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Review: Suicide Squad

Warner Bros. Pictures' SUICIDE SQUAD

With Batman V. Superman being as underwhelming as it is, it’s important for DC’s cinematic universe to get things moving in the right direction as quickly as possible. And since it’s the immediate release after that franchise builder, Suicide Squad is the best place for them to start. While the main guys in this movie are actually a cast of villains, they may just prove to be the heroes that Warner Bros. needs right now.

It was after recent events that shook everyone to the core that Amanda Waller (Viola Davis) came up with the plan to build a team of meta-humans that can combat anything the universe has to offer. Her idea is a risky one that demands the kind of commitment very few would want to take. I guess that’s why she had to forcefully recruit some of the world’s most dangerous criminals to take on challenges that. They have nothing to lose and are highly expendable.

The characters in Suicide Squad carry the movie right from the beginning. While they’re not all fleshed out or focused on a great deal, many of them have their backstories showcased. This does help in establishing who they are as we need to know this for future appearances in sequels and other pictures linked to this DC universe.

The main reason why they help here is because of the personalities of the people they put the focus on do wonderfully with the exception of Cara Delevingne as Enchantress. Many figured that Margot Robbie would be the number one bright spot since she’s starring as a character that many people wanted to see, but others more than find their place right beside here. While Robbie certainly does well, the others are just as good at what they’re showing.

What prevents Suicide Squad from being as epic as it should be is the story and the film’s overall structure. It’s easy to follow when they’re setting things up at the start, but everything begins to jump around a little more than it needs to. It also begins to collapse when you realize that they’re not telling us certain things that we need to know. This ultimately leads to something that’s not worth paying attention to all that much.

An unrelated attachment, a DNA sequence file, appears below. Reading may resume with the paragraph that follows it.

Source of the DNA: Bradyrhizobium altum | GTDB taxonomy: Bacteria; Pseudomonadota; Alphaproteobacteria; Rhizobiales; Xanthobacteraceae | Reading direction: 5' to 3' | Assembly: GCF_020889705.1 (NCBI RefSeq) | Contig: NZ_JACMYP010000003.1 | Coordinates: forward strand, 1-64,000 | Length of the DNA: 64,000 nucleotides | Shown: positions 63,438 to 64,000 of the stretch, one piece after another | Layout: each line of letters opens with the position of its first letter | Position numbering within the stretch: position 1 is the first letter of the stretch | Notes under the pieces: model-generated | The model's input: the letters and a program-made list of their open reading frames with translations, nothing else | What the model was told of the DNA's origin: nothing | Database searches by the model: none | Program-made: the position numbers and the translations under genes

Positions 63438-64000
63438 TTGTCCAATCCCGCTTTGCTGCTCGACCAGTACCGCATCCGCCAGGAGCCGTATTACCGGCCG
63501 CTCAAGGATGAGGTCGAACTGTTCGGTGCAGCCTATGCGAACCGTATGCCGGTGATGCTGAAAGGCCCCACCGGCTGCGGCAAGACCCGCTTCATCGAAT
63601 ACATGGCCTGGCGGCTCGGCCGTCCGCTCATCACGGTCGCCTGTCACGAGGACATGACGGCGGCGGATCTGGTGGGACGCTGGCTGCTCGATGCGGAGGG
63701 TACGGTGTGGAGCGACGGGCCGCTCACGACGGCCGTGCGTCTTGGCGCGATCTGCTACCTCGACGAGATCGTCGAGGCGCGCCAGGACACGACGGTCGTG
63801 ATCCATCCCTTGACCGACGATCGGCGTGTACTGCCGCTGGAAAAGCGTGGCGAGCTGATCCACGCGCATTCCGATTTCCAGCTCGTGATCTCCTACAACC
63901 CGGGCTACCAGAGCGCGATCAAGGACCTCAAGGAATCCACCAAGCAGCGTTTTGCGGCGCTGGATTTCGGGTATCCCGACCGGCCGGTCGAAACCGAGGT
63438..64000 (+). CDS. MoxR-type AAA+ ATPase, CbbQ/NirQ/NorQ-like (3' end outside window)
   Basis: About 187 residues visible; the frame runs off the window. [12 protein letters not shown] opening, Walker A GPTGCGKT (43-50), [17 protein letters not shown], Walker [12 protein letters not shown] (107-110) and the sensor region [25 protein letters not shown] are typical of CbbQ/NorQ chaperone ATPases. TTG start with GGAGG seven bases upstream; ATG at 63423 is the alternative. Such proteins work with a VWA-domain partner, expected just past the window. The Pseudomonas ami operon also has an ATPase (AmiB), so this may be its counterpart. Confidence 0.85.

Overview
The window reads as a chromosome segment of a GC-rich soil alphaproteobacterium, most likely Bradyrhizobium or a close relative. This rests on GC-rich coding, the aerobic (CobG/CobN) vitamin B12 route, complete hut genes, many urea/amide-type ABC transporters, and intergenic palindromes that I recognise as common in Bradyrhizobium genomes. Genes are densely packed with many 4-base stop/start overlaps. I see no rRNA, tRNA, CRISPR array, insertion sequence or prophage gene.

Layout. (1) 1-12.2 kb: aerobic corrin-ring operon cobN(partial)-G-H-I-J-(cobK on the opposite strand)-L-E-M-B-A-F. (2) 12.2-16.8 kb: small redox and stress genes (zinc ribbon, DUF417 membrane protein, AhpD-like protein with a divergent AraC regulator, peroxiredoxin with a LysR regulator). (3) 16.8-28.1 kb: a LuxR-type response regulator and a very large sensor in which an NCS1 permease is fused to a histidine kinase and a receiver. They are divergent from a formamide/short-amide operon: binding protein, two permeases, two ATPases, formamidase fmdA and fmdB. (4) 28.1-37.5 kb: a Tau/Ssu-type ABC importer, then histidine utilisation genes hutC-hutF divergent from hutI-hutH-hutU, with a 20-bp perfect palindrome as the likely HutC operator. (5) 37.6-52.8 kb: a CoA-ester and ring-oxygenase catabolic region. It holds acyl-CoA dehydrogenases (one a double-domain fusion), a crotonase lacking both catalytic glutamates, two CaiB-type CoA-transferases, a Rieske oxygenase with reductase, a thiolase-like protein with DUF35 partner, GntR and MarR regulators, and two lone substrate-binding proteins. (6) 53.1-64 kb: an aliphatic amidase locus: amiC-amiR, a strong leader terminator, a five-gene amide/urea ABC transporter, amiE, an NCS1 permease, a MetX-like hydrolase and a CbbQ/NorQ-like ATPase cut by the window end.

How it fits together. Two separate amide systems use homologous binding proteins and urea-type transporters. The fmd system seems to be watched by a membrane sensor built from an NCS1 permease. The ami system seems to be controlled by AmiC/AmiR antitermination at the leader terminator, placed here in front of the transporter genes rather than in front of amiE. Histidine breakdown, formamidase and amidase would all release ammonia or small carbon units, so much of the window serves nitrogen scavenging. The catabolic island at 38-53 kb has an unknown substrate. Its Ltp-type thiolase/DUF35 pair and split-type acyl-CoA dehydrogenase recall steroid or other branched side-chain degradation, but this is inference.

This is also why the characters are so important here. They help us ignore the sub par storytelling. You take away the personalities and intriguing aspects of the characters and you’re looking at a horrible movie that would be as forgettable as most of the other movies that have been released in the summer of 2016. These guys help the movie in avoiding that fate while also giving us a positive starting point in the early going of the DC Comics universe.

We can also point out the less than stellar villains that our cast of anti-heroes have to battle against. While they’re kind of dangerous, they’re as important and as distinguishable as the bad guys you see in movies from the Marvel universe. I don’t know why, but these movies think it’s a good idea to have a bunch of faceless acolytes following a supreme antagonist. I guess it gives the leads more opportunities to showcase their skills. Other than that, a bit more personality could have done us all a favor.

This lack of a coherent story does begin to show itself over time. This could have done more harm if this carried the all too common 2 and a half run time that’s seemingly required for movies that are this big. Dragging this out would have destroyed any enjoyment that you could have had here. Kind of like what happened with Batman V. Superman. There are some nice things working early in that movie, but it becomes irrelevant once things drag on for too long.

That and the fact that it does well in regard to fan service combines with the characters to make a decent movie. Because of this, Suicide Squad is a decent movie that does have at least some value. It’s not all that it could have been, but it also could have been much worse than what we do get. This sets a decent tone for the future of this world that they want to continue. Let’s just hope the people behind it builds on it so we can get some really entertaining pictures in the near future.

Rating: PG-13

Director: David Ayers

Cast:
Will Smith
Jared Leto
Margot Robbie
Joel Kinnaman
Viola Davis
Jai Courtney
Jay Hernandez
Adewale Akinnuoye Agbaje
Ike Barinholtz
Scott Eastwood
Cara Delevingne
Adam Beach
Karen Fukuhara

Film Length: 122 minutes

Release Date: August 5, 2016

Distributor: Warner Bros. Pictures

  • Score - 6.5/10
    6.5/10
6.5/10
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